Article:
Add like
Add dislike
Add to saved papers

Severe hypokalemic paralysis and rhabdomyolysis occurring after binge eating in a young bodybuilder: Case report.

RATIONALE: Severe hypokalemia can be a potentially life-threatening disorder and is associated with variable degrees of skeletal muscle weakness.

PATIENT CONCERNS: We report a case of severe hypokalemic paralysis and rhabdomyolysis in a 28-year-old bodybuilder. He was admitted to the emergency room due to progressive paralysis in both lower extremities, which had begun 12 hours earlier. He was a bodybuilder trainer and had participated in a regional competition 5 days earlier. He went on a binge, consuming large amounts of carbohydrates over 4 days, resulting in a gain of 10 kg in weight.

DIAGNOSES: He had no family history of paralysis and this was his first attack. He strongly denied drug abuse, such as anabolic steroids, thyroid and growth hormone, and diuretics. Neurological examinations revealed symmetrical flaccid paralysis in his lower extremities, but the patient was alert and his sensory system was intact. His initial serum potassium and phosphate level was 1.8 mmol/L and 1.4 mg/dL, respectively. The calculated transtubular potassium gradient (TTKG) was 2.02. His thyroid function was normal.

INTERVENTIONS AND OUTCOMES: Serum potassium levels increased to 3.8 mmol/L with intravenous infusion of about 50 mmol of potassium chloride over 20 hours.

OUTCOMES: His muscular symptoms improved progressively and he was discharged from the hospital 7 days after admission on foot. He was followed in our outpatient clinic, without recurrence.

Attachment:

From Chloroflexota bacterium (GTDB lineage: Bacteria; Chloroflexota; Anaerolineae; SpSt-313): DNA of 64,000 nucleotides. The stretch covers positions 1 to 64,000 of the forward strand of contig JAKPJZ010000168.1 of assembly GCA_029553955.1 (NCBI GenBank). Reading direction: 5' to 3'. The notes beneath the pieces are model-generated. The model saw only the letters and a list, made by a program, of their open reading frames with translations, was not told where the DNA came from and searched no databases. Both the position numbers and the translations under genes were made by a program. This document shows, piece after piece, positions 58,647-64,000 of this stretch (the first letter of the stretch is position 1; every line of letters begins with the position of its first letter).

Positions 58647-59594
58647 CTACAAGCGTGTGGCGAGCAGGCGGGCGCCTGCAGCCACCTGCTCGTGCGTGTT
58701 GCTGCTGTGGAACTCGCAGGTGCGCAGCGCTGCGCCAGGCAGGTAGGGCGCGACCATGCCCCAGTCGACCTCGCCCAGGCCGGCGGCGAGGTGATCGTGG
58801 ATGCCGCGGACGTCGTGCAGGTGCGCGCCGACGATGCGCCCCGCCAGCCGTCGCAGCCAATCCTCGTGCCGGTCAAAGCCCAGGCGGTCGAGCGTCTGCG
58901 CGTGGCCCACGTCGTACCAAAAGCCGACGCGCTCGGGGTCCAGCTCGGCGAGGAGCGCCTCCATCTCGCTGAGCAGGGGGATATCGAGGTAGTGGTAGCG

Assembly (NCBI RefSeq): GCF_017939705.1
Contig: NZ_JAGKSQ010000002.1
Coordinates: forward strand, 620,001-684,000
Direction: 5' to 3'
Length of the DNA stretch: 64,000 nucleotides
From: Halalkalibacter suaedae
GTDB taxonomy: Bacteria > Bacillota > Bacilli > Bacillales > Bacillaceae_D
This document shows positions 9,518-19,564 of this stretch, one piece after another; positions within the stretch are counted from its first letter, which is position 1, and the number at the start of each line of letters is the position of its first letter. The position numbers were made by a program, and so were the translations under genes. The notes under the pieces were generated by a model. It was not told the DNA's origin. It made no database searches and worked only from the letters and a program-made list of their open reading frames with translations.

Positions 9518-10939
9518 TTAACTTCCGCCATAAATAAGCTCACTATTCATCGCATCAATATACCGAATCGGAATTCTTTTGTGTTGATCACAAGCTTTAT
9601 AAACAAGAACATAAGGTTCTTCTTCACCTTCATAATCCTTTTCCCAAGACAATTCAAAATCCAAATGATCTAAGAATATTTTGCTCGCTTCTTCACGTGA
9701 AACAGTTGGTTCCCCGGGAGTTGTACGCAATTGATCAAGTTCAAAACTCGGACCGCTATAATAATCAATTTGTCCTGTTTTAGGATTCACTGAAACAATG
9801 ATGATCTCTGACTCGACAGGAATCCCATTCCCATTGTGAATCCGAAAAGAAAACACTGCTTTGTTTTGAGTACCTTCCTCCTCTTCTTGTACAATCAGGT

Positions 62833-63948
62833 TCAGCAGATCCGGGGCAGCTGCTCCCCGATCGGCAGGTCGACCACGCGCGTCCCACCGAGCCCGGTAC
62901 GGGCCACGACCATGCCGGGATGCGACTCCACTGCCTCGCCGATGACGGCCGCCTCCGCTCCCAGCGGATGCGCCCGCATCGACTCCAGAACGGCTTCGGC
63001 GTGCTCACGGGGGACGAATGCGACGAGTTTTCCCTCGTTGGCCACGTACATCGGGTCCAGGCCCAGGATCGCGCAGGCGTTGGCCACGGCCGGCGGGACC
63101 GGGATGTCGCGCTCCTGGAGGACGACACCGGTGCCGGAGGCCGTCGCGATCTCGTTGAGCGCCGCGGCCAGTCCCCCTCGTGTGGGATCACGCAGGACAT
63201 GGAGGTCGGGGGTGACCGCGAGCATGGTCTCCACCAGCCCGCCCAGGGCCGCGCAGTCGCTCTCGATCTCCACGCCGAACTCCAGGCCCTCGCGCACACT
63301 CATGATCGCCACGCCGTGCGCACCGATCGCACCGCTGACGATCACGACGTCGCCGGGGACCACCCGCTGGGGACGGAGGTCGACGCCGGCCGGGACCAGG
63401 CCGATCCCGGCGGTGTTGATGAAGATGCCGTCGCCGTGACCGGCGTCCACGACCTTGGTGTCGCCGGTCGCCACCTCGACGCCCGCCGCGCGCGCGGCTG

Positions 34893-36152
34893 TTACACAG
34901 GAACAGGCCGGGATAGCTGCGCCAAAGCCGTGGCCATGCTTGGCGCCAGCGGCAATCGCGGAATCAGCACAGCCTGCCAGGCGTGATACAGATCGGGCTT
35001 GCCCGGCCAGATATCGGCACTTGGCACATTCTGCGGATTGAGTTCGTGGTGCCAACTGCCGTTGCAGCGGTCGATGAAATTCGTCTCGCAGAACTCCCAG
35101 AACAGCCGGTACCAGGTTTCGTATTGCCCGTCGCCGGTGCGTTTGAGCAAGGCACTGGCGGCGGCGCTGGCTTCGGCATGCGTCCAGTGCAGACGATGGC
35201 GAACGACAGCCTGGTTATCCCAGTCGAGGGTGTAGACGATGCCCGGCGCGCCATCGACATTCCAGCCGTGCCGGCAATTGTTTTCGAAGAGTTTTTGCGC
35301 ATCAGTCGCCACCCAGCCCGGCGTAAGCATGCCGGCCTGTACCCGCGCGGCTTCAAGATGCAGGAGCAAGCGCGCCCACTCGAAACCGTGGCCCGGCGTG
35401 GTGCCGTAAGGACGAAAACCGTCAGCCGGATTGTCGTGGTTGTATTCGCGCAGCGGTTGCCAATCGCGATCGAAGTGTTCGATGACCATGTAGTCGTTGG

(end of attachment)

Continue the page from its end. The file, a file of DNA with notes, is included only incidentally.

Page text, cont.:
LESSONS: Physicians should keep in mind that large intakes of food during short periods can provoke hypokalemic paralysis and rhabdomyolysis, especially in bodybuilders.

Full text links

We have located links that may give you full text access.
Can't access the paper?
Try logging in through your university/institutional subscription. For a smoother one-click institutional access experience, please use our mobile app.

For the best experience, use the Read mobile app

Group 7SearchHeart failure treatmentPapersTopicsCollectionsEffects of Sodium-Glucose Cotransporter 2 Inhibitors for the Treatment of Patients With Heart Failure Importance: Only 1 class of glucose-lowering agents-sodium-glucose cotransporter 2 (SGLT2) inhibitors-has been reported to decrease the risk of cardiovascular events primarily by reducingSeptember 1, 2017: JAMA CardiologyAssociations of albuminuria in patients with chronic heart failure: findings in the ALiskiren Observation of heart Failure Treatment study.CONCLUSIONS: Increased UACR is common in patients with heart failure, including non-diabetics. Urinary albumin creatininineJul, 2011: European Journal of Heart FailureRandomized Controlled TrialEffects of Liraglutide on Clinical Stability Among Patients With Advanced Heart Failure and Reduced Ejection Fraction: A Randomized Clinical Trial.Review

Get seemless 1-tap access through your institution/university

For the best experience, use the Read mobile app

Read by QxMD is copyright © 2021 QxMD Software Inc. All rights reserved. By using this service, you agree to our terms of use and privacy policy.

You can now claim free CME credits for this literature searchClaim now

Get seemless 1-tap access through your institution/university

For the best experience, use the Read mobile app